“As that work continues the city will be looking to engage firewise groups for neighborhood based evacuation, safety zone, and temporary refuge area planning in the city taken in small chunks. The city will also be working on education and outreach for evacuation routes and communication pathways led by the City Council appointed Fire Safety Advisory Committee,” said Grayson.
Neighbors on edge
On the morning of September 9th, neighbors gathered at an outdoor community meeting near St. Canice Event Center and the Deer Creek Tribute Trail. They drank coffee and ate doughnuts, looked at maps and informational brochures and listened to Forester Kevin Whitlock give an update on the status of the grant.
Members of the community regularly volunteer and put in sweat equity to clear dense brush on properties like 7 Hills Middle School. They came together last year to clean up abandoned camps on Deer Creek.
Fire is on everybody’s mind.
Deadly fires like Paradise and this year’s 97 deaths on Maui, keep California Foothill neighbors hyper vigilant when it comes to creating defensible neighborhoods.
In August, closer to home, the Highway Fire ignited near the town of Washington on Highway 20 burning 45 acres and forcing evacuations. In 2022, the River Fire in the Bear River canyon near Colfax burned 2,619 Acres and destroyed 142 structures.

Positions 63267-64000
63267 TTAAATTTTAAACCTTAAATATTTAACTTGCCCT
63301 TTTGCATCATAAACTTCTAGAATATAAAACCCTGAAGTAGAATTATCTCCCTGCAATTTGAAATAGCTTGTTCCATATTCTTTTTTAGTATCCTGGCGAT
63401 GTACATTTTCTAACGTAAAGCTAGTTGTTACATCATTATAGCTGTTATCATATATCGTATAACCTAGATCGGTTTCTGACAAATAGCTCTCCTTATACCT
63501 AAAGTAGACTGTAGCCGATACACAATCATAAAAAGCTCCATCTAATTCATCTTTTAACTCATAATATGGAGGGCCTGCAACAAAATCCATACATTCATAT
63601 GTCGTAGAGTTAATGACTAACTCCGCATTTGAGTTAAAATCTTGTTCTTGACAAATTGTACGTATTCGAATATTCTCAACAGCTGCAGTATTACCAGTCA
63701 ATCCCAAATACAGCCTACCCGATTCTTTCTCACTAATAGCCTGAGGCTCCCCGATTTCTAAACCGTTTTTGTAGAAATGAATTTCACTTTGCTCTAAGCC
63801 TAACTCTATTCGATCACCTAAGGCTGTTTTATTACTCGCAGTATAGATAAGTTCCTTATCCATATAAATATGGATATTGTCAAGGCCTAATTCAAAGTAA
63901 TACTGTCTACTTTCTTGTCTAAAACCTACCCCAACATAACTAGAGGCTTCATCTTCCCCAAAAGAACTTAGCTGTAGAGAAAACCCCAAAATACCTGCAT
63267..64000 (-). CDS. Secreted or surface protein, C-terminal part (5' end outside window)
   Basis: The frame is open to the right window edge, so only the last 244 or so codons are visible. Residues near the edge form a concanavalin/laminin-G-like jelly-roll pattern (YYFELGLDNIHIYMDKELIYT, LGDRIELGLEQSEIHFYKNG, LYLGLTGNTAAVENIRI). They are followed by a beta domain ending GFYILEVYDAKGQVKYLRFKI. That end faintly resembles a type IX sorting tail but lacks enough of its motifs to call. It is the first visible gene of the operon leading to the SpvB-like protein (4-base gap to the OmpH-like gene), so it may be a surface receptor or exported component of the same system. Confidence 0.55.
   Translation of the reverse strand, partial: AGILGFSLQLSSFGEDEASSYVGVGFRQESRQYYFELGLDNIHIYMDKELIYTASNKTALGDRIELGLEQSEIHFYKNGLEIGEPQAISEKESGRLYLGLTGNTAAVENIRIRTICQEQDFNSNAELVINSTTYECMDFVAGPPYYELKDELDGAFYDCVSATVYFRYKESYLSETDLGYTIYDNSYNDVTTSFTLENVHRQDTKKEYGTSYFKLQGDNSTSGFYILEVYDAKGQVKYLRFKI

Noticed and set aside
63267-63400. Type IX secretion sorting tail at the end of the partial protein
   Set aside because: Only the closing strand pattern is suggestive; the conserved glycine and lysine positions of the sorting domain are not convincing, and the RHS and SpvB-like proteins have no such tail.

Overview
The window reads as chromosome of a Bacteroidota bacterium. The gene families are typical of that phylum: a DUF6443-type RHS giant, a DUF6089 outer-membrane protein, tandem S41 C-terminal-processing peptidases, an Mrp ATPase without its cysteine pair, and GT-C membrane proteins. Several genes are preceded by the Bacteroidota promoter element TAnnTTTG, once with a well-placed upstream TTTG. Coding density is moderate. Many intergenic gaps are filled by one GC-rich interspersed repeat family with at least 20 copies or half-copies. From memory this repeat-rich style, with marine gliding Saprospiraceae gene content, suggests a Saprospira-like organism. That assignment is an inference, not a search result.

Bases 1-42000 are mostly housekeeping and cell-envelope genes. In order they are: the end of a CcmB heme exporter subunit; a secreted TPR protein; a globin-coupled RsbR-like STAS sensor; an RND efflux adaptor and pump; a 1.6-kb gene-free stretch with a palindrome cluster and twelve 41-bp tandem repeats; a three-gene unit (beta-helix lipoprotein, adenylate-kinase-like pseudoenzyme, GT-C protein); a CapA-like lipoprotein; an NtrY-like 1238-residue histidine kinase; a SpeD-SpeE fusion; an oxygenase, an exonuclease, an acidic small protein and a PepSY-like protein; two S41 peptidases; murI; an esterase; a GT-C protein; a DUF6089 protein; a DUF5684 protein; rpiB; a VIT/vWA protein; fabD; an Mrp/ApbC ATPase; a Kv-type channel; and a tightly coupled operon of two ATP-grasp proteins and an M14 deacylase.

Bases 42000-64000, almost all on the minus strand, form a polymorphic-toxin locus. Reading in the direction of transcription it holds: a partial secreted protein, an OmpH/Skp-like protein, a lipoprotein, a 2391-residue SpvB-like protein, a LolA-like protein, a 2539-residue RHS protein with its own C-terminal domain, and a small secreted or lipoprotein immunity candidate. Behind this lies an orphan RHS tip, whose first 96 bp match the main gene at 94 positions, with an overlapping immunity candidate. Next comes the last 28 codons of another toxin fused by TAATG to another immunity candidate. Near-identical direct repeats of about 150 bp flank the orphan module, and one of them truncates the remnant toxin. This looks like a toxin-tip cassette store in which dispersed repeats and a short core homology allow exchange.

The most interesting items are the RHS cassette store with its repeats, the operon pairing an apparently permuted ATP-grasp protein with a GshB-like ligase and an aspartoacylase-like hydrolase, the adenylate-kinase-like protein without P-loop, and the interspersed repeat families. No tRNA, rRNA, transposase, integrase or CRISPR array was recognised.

“Everybody’s scared to death. We have all these deadends that lead to woods at the end of town. We are all concerned that Nevada City is going to burn to the ground,” said Lorraine Gervais, a vocal member and self-proclaimed “squeaky wheel” of the Deer Creek Southside Firewise Community (DCSSFWC), a certified group started in 2019 by concerned residents like her neighbor Terri Voorhes who lives on Jordan Street.
Members of the group meet monthly and provide advocacy support and many hours of in-kind services to meet a common goal, reduce fuels in the canyon and keep their neighborhood safe. Gervais and Voorhes maintain two retrofitted old newspaper stands on Jordan and Brock streets by keeping them well-stocked with wildfire emergency information and news.
The majority of the footprint of DCSSFWC is within the planning area for the Deer Creek grant. DCSSFWC members will donate more than 600 hours of volunteer time to meet the $18,500 of in-kind match required by the grant.
Nevada County has more Firewise communities than anywhere in the nation. As of September 15, the Fire Safe Council of Nevada County is a Regional Coordinator for 94 Firewise USA Communities in Nevada County.
Many, like Gervais have gone above and beyond to take steps and expensive investments to harden their homes and neighborhood.
Preparing property for wildfire by protecting defensible space around the home and using inspection checklists provided from the city and county is one of the best actions a community member can take. Packing a go bag and mapping a strategy to get out safely during a fire is number one.
Woodpecker Ravine runs adjacent to Gervais’ home. Her family has spent tens of thousands of dollars to take down 30 trees, remove planters, pour cement paths around the house and replace wooden decks with cement and metal ones.
“We love and fear the forest. With proper clearing you can still be in a beautiful, park-like forest. I think people think of clearing and think of clearcutting. That’s not necessary. You have to change your perspective,” Gervais said.
Laura Petersen is a freelance writer from Nevada County. This article was written on behalf of the City of Nevada City. Contact her at email@example.com